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Centre-state face-off over IAS cadre rules has long-term consequences, calls for sober dialogue

🔴 Centre-state relations have reached a new low in recent months and can be said to resemble the Indira Gandhi era, when an overbearing Union government was frequently accused by the Opposition of trampling on the rights of the states.

Indian Administrative Service, IAS cadre, IAS cadre rules, Narendra Modi, Narendra Modi news, Indian express, Opinion, Editorial, Current AffairsThe four amendments proposed to the IAS cadre rules concern the deputation of officers to the Centre.

The amendments proposed by the Union government to the IAS cadre rules are turning into yet another flashpoint in already fraught Centre-state relations. Various state governments, including some headed by the NDA, have registered their disapproval of the changes that could give the Centre greater control over officers of the Indian Administrative Service (IAS). West Bengal Chief Minister Mamata Banerjee, who has written two letters on this subject to Prime Minister Narendra Modi in the past eight days, has described the amendments as going against the “basic structure of India’s constitutional scheme”. In her second letter, sent on Thursday, Banerjee has warned that the move could turn into a major political confrontation between the Centre and the states.

The four amendments proposed to the IAS cadre rules concern the deputation of officers to the Centre. The officers are recruited and appointed by the Centre and allotted to various states, to work in the states or under the Centre as per requirement. The convention has been that officers are deputed to the Centre after a consultative process involving the Union government, the state government and the concerned officer, and with the consent of the officer and the state government. The proposed tweaking of the rules would make the Centre’s preferences overriding, making it mandatory for the state government to provide a certain number of officers every year for central deputation, which could force the state governments to compel even reluctant officers to go to the Centre. One reason behind the Centre’s push is reportedly the decline in the number of officers opting for central assignments — only 10 per cent mid-level IAS officers were posted with the central government in 2021 as against 19 per cent in 2014, according to a report. The shortfall in officers on central deputation has, reportedly, started to show. This is a problem that calls for a quick resolution, of course. However, solutions have to be found without upsetting the federal balance or alienating the state government and the services. A starting point could be to find the reasons behind the reluctance of officers to go on central deputation. One of the reasons could arguably be that they prefer the relative autonomy in their home cadre to an excessively centralised system at the Centre. The Centre’s preference for lateral entrants in important positions has also made central deputation unattractive for many senior officers, who prefer more challenging assignments in the state government. Such concerns call for the Centre and the states to sit together and resolve them in the true spirit of federalism.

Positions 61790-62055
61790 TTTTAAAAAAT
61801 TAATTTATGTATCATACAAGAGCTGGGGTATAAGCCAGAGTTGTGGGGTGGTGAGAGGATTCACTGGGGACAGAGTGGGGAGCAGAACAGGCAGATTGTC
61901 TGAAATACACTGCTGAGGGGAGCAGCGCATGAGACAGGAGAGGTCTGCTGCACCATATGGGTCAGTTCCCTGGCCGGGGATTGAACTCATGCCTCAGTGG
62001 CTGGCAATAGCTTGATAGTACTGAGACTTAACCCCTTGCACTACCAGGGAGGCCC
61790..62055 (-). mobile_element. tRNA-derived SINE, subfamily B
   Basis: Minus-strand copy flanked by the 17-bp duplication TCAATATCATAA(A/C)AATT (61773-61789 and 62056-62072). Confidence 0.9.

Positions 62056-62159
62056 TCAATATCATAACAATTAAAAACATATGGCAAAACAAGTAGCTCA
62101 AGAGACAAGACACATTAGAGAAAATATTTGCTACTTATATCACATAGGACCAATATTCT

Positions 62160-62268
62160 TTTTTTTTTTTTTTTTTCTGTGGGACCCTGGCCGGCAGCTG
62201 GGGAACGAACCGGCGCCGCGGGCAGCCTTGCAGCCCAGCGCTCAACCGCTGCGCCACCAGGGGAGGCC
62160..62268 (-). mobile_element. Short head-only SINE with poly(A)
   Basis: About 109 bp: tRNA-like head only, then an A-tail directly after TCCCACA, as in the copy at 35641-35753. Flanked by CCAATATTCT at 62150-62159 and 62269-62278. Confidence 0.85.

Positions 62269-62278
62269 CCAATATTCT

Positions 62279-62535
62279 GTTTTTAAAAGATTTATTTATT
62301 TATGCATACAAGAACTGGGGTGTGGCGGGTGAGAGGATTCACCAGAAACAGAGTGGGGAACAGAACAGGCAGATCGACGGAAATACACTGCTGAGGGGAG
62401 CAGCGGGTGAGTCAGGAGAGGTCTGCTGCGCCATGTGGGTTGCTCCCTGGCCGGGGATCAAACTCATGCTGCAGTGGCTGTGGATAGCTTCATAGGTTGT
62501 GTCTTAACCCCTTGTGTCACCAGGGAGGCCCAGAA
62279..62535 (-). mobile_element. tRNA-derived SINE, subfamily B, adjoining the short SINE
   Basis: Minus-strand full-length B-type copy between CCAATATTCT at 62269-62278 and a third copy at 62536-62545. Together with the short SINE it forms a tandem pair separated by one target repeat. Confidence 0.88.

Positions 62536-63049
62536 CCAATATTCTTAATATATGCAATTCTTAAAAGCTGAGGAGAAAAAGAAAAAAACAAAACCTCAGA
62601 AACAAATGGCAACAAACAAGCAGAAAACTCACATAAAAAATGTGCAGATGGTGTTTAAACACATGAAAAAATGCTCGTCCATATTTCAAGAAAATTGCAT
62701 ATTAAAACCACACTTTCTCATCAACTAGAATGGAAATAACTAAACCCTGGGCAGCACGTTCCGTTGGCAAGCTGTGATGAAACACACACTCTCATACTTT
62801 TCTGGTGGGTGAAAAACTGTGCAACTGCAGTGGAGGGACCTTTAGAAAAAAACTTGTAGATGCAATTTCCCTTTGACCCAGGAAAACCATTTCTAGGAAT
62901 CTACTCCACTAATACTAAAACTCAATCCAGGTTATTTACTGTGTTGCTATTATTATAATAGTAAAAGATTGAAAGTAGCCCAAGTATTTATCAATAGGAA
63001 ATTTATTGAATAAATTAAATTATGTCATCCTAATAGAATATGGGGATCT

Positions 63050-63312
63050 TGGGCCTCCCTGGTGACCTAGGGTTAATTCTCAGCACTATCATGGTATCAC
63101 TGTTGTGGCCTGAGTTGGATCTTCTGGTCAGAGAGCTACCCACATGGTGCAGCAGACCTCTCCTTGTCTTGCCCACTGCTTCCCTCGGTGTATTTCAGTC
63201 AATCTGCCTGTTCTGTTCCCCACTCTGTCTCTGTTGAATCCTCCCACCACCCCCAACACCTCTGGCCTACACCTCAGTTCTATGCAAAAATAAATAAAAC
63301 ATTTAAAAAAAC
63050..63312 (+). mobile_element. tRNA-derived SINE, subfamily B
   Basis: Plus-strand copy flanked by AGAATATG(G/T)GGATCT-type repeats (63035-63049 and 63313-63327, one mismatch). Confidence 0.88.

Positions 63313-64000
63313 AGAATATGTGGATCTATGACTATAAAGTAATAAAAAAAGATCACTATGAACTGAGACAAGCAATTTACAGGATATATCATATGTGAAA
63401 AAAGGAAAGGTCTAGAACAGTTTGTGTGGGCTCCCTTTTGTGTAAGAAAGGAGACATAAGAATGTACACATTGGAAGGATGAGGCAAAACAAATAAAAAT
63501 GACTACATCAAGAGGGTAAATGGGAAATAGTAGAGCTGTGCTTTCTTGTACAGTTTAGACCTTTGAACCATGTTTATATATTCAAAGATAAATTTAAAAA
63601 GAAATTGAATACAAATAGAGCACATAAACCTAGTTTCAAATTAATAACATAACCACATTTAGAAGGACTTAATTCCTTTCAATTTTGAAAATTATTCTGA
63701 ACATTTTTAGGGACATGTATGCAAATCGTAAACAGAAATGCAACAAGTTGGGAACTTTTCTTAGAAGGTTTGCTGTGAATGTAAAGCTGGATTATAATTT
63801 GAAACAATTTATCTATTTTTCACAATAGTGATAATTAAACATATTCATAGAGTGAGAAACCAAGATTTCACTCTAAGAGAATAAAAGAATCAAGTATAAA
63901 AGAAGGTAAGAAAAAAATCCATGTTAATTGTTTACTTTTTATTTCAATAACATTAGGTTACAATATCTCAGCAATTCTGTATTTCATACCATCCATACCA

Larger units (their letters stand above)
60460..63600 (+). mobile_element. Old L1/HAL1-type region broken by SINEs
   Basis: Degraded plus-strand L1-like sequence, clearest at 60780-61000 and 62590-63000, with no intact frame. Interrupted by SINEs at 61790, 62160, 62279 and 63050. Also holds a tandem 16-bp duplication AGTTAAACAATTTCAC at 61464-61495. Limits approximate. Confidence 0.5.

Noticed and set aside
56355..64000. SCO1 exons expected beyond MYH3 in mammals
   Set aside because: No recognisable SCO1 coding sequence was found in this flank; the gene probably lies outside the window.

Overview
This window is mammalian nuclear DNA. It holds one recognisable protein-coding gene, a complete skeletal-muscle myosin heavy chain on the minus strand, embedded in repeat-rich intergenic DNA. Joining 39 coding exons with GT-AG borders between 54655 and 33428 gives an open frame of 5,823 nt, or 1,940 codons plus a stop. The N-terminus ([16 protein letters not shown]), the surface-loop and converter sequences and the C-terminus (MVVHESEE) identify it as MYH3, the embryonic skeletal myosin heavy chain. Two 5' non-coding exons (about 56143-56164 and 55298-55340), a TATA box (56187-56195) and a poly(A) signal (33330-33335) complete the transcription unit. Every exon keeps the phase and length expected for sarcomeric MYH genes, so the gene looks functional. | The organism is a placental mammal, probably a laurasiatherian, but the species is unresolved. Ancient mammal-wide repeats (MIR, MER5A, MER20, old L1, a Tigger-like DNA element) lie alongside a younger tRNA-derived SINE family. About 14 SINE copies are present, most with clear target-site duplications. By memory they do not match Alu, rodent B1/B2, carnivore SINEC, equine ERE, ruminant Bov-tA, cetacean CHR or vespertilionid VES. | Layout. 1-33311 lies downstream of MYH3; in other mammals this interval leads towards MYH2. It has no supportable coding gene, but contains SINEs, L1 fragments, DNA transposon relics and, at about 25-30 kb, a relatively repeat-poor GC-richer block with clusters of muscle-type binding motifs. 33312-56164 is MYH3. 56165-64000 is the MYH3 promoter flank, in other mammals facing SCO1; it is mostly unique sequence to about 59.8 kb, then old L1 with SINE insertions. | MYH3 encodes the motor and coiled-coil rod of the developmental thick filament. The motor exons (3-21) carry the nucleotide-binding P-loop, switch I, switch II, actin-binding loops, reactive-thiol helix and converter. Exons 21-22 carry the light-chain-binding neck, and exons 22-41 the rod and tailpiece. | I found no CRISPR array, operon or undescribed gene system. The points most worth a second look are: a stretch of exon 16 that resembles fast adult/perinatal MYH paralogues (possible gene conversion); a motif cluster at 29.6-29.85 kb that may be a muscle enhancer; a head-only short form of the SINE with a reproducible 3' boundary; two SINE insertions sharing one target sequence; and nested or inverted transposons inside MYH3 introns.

Centre-state relations have reached a new low in recent months and can be said to resemble the Indira Gandhi era, when an overbearing Union government was frequently accused by the Opposition of trampling on the rights of the states. Recently, West Bengal, Tamil Nadu and Kerala — run by Opposition parties — accused the Centre of rejecting their Republic Day tableaux for political reasons. The face-off over the IAS cadre rules, however, is far more serious, with long-term consequences.

This editorial first appeared in the print edition on January 22, 2022 under the title ‘Battlefront IAS’.

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First published on: 22-01-2022 at 03:27 IST
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